Friday, 25 March 2016


We Christians have a knack for giving biblical personalities a bad press, or, at best, distorting their bios to suite our own agendas. We brand God as loving and forgiving while wielding the Scriptures much like the Pharisees who Jesus consistently exhorted us not to emulate. We peg our scapegoats and never let them go. It feeds our smugness.

For example, at this time of the year we contemplate the crucifixion– all too often like voyeurs at a motor accident. Soon after that we focus on Jesus’ re-appearance to his apostles. Pivotal to those narratives are Judas Iscariot (think greedy traitor) and Thomas (think doubter).

Judas has had a particularly bad press but it can be argued that there was much more to that infamous kiss than 30 pieces of silver.

Firstly, as the Jews suffered under Roman oppression their vision of a Messiah had little to do with heaven. The afterlife didn’t feature as powerfully as their worldly hardships and they were anxiously waiting for their very own ‘Che’ Guevara to overthrow their rulers.

Enter Judas who, it seems, was a passionate revolutionary probably growing impatient with Jesus’ dis-inclination to lead a political uprising. Well aware of Jesus’ miraculous powers (as in sticking an ear back after it had been chopped off by a sword), it was highly unlikely that he believed he was sending his leader to his death. His intention was simply to nudge Jesus into action. The man he had watched raise the dead and heal the sick could surely dethrone Herod and zap the Romans?

That kiss was a classic case of a plan gone wrong. Was Judas’ suicide akin to falling on one’s sword in other honour cultures?

There’s yet another factor. By classifying Mr Iscariot as the arch betrayer we paint Jesus as a victim. It’s the ultimate insult or do we find a gentle Jesus, meek and mild, easier to manipulate for our own purposes?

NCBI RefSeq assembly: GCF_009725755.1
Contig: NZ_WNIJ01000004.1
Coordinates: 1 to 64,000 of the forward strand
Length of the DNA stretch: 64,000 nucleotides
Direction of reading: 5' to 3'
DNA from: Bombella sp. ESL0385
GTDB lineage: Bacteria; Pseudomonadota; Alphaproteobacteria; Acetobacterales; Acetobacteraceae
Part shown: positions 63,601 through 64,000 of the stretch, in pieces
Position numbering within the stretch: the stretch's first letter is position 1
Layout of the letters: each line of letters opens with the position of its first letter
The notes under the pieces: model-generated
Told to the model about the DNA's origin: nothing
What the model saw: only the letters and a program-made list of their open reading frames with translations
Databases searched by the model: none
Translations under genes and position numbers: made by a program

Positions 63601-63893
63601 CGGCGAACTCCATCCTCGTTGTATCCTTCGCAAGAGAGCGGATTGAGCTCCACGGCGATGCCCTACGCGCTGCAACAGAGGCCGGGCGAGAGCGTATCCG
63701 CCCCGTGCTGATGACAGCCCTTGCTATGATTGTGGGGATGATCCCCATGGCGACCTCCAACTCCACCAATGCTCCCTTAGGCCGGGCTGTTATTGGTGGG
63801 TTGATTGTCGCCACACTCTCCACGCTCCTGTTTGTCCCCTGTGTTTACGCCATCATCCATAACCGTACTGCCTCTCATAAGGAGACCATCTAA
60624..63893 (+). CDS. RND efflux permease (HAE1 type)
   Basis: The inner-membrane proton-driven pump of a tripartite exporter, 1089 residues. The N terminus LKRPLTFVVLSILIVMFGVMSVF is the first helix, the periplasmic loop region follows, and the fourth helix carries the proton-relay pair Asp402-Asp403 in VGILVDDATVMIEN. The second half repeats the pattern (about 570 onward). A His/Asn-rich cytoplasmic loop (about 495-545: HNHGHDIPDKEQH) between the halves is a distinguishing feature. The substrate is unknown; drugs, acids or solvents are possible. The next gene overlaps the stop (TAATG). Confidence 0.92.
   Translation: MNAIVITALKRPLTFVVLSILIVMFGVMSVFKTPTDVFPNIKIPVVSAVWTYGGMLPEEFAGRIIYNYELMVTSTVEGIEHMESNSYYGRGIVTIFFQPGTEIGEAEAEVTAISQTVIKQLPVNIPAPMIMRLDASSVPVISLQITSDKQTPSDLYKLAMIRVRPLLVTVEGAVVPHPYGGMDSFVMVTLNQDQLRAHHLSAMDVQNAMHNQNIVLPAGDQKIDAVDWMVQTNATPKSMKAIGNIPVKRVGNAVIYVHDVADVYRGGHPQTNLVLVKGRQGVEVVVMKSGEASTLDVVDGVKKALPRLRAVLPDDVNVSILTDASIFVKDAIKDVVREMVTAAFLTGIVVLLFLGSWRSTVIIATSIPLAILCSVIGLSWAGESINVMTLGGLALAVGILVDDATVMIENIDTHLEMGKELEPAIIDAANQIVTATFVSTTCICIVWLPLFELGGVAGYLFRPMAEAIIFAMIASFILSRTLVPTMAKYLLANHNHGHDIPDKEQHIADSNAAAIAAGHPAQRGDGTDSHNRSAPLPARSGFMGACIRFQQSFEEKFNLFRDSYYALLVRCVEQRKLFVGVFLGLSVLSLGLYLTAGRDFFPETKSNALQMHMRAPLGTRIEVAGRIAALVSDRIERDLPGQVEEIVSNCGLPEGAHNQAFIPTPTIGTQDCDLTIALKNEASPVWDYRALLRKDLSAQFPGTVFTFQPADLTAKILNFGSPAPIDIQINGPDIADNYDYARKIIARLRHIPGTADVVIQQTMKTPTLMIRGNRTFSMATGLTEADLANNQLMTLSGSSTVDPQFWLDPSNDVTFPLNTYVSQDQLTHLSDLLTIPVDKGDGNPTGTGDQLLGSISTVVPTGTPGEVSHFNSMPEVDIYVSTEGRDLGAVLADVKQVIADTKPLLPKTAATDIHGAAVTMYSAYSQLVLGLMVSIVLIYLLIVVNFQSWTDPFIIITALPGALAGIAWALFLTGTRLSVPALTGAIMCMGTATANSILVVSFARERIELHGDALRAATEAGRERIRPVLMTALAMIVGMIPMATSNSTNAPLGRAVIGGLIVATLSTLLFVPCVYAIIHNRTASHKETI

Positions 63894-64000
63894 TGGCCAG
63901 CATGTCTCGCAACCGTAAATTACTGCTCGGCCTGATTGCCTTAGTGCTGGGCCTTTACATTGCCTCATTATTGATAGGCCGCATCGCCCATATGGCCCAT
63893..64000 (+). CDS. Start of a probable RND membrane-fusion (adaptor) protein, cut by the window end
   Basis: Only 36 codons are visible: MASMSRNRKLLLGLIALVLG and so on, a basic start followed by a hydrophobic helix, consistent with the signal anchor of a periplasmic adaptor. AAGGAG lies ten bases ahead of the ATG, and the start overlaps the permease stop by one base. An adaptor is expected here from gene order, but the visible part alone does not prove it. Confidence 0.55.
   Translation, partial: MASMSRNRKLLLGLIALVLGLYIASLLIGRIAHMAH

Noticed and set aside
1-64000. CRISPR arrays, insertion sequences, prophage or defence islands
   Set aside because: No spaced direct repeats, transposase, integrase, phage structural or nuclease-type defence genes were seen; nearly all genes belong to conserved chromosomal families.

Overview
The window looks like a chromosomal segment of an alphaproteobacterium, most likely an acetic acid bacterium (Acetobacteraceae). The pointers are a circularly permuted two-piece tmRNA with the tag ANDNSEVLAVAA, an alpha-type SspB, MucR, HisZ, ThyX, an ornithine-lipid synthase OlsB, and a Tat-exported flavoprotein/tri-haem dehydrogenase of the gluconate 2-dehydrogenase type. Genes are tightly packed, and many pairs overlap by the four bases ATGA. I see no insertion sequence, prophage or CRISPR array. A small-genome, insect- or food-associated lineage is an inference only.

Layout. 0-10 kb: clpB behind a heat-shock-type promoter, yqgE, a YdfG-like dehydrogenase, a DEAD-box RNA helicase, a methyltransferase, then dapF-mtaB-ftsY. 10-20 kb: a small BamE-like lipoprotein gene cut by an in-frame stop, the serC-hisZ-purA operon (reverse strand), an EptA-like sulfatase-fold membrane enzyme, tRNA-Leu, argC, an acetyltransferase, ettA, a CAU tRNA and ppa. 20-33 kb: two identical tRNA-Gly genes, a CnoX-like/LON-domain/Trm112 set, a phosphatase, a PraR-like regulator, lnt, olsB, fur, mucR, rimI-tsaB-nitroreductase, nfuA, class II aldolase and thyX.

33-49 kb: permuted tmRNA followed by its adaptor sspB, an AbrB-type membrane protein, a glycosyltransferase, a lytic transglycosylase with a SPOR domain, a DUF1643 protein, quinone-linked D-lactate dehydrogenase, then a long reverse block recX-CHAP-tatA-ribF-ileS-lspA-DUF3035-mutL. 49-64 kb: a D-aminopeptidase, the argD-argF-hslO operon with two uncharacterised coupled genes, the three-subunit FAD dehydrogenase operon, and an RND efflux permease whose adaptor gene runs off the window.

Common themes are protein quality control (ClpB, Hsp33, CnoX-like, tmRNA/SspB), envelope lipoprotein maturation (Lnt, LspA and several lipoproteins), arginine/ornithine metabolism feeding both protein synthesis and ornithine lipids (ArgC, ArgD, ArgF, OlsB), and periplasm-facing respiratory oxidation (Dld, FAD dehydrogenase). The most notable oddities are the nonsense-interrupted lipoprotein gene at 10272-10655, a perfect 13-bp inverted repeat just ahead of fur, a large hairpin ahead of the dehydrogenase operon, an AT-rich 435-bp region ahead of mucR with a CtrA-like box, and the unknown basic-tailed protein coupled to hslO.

Yet, John’s gospel presents Jesus as being in full control of the situation from the Judas kiss to his last breath on the cross. The reasoning is that Jesus allowed those awful events to flow in order to live out the Messianic prophesy. The proof sits with the resurrection.

I suspect even Donald Trump would agree that power over death far outweighs political power.

On that basis Judas simply served Jesus’ purpose. But do we give him an iota of sympathy? No ways!

We’ve done such a good job of making him synonymous with betrayal that he is linked to one of the most famous rock and roll heckles of all time. It was 1966 at a concert in England that, as Bob Dylan switched to an electronic guitar an outraged member of the audience yelled “Judas!”

Dylan’s love for his new electric instrument was viewed a blasphemous.

That story would not have gone down in the annals of music history if we Christians had been less condemning of  Judas. When he planted a kiss on his rabbi’s cheek after three years of faithful following, he was branded for ever. One can just imagine how quick the other disciples were to condemn, despite their own failings.

No one really knows what drove Judas. But, for sure, we Christians have judged and sentenced him mercilessly to our lectionary of derogatory terms.

Thomas is also much maligned. We’ve made him a synonym for doubt, particularly doubt in God, lack of faith.